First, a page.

By AYA BATRAWY
Saudi Arabia’s King Salman has ordered an end to the death penalty for crimes committed by minors, according to a statement Sunday by a top official.
The decision comes on the heels of another ordering judges to end the practice of flogging, replacing it with jail time, fines or community service and bringing one of the kingdom’s most controversial forms of public punishment to a close.
King Salman’s son and heir, Crown Prince Mohammed bin Salman, is seen as the force behind the kingdom’s loosening of restrictions and its pivot away from ultraconservative interpretations of Islamic law known as Wahhabism, which many in the country still closely adhere to.
The crown prince has sought to modernize the country, attract foreign investment and revamp Saudi Arabia’s reputation globally. He’s also overseen a parallel crackdown on liberals, women’s rights activists, writers, moderate clerics and reformers. The 2018 killing of Saudi writer Jamal Khashoggi in Turkey by agents who worked for the crown prince drew sharp criticism internationally.
The latest royal decree by King Salman could spare the death penalty for at least six men from the country’s minority Shiite community who allegedly committed crimes while under the age of 18, including Ali al-Nimr, who had participated in anti-government protests. Such activity carries terrorism-related charges in the kingdom for disturbing order and disobeying the ruler.
In a document seen by The Associated Press, the royal decree orders prosecutors to review cases and drop punishments for those who’ve already served the maximum 10 years.
However, the decree states that terrorism-related cases of minors will be tried differently. It was not immediately clear whether these cases would be bound by the 10-year prison limit.
Last year, Saudi Arabia executed a young man convicted of crimes that took place when he was 16 years old. Amnesty International said Abdulkareem al-Hawaj was found guilty of offences related to his participation in protests in Shiite-populated areas of Saudi Arabia.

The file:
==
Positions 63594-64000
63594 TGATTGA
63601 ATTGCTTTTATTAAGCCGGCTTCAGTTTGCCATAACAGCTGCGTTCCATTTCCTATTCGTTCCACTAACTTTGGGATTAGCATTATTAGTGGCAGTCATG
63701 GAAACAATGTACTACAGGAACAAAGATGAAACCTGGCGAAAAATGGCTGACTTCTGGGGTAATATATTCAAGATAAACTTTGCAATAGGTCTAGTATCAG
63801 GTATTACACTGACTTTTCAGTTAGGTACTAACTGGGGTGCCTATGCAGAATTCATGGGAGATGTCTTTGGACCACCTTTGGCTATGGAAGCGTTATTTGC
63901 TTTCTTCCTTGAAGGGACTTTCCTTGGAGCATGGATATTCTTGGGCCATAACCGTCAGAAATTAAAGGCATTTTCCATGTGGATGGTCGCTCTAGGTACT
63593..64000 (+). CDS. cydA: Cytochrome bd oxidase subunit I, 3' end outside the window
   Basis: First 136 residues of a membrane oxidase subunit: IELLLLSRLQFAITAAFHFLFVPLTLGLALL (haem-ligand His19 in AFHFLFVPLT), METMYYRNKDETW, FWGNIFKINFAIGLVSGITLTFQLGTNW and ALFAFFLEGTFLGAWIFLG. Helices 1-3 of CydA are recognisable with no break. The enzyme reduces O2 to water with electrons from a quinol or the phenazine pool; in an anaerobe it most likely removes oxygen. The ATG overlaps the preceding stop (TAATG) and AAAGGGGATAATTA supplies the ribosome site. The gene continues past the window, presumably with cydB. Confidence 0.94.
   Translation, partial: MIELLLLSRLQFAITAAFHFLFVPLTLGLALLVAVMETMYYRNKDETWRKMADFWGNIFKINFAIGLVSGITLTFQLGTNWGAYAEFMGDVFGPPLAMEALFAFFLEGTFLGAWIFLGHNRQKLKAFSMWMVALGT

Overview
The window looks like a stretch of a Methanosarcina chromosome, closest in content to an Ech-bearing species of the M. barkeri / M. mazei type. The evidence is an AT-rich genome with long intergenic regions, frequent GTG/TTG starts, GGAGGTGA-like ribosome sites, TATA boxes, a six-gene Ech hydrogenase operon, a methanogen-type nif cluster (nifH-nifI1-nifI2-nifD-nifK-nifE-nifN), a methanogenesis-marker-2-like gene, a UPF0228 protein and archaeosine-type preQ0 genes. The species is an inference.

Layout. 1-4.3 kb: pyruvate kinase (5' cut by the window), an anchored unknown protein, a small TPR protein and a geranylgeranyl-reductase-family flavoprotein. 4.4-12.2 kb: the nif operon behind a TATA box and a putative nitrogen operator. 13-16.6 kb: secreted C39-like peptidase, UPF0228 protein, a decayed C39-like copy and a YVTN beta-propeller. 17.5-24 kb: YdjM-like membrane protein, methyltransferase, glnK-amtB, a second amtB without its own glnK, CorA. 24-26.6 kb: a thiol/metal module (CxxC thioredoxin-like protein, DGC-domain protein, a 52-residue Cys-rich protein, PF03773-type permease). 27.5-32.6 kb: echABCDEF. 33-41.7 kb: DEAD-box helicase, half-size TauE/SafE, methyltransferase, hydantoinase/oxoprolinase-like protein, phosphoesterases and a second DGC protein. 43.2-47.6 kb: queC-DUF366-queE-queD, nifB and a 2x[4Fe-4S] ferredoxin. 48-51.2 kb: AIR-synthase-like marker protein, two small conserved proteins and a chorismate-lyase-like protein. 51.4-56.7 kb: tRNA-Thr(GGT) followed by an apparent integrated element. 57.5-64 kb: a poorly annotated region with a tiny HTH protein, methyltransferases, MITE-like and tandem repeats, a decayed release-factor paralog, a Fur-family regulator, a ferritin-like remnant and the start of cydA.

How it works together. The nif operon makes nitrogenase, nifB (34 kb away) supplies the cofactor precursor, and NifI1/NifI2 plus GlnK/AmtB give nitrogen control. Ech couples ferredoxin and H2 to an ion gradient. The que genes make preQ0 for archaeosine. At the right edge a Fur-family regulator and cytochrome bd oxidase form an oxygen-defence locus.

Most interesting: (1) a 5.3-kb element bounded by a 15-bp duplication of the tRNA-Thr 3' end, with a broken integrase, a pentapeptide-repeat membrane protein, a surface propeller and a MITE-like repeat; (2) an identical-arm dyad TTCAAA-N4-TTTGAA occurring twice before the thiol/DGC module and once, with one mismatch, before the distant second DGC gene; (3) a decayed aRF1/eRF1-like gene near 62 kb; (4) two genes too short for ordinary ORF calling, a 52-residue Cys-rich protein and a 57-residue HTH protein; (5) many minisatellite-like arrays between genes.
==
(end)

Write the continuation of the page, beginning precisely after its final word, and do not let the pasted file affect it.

Amnesty International and Human Rights Watch have long called on the kingdom to abolish the use of the death penalty, particularly for crimes committed by minors.
The president of the Saudi government’s Human Rights Commission, Awwad Alawwad, confirmed the latest decision in a statement Sunday, saying it helps the kingdom establish “a more modern penal code and demonstrates the kingdom’s commitment to following through on key reforms.”
He said “more reforms will be coming,” and that the two decisions “reflect how Saudi Arabia is forging ahead in its realization of critical human rights reforms even amid the hardship imposed by the COVID-19 pandemic.”
The decree expands on a previous order by King Salman issued in late 2018, which set a maximum 10-year prison term for minors in certain cases, except for crimes punishable by death. Now the 10-year maximum applies to all crimes by minors, with the possible exception of terrorism-related crimes.
“This step, if true, needs to nullify current death sentences of all children,” Ali al-Ahmed, a Saudi rights activist in Washington, said.
Saudi Arabia’s Supreme Court recently issued a directive to end flogging as a form of punishment sometime in April, according to another document seen by The Associated Press.
The public spectacle of whipping a handcuffed prisoner for often non-violent crimes had drawn some comparisons to the types of punishment carried out by extremist groups like the Islamic State. Saudi authorities had argued it was a form of deterrence against potential criminals. Rights groups criticized the practice as inhumane.
The Supreme Court document said the decision was in line with the kingdom’s reforms and developments in the realm of human rights as directed by King Salman and overseen by the crown prince.
Five years ago, prominent Saudi blogger Raif Badawi was given 50 lashes before hundreds of spectators in the metropolitan city of Jiddah. It drew outrage and condemnation from around the world, including from many of Saudi Arabia’s Western allies. Badawi’s feet and hands were shackled during the flogging but his face was visible.
Badawi is currently serving a 10-year prison sentence and was ordered to pay more than $266,000 in fines on charges related to his criticism of Saudi Arabia’s powerful clerics on the liberal blog he founded.
While some crimes, such as murder, may carry fixed punishments under Saudi Arabia’s interpretation of Islamic law, or Shariah, many other offenses are considered “tazir,” meaning neither the crime nor the punishment is defined in Islam.
Discretionary judgments for “tazir” crimes, such as flogging, have led to arbitrary rulings with contentious outcomes. Muslim countries generally do not practice public flogging.
“This is a good step but we are still waiting to see if existing lashing sentences will be reversed and expunged,” al-Ahmed said.
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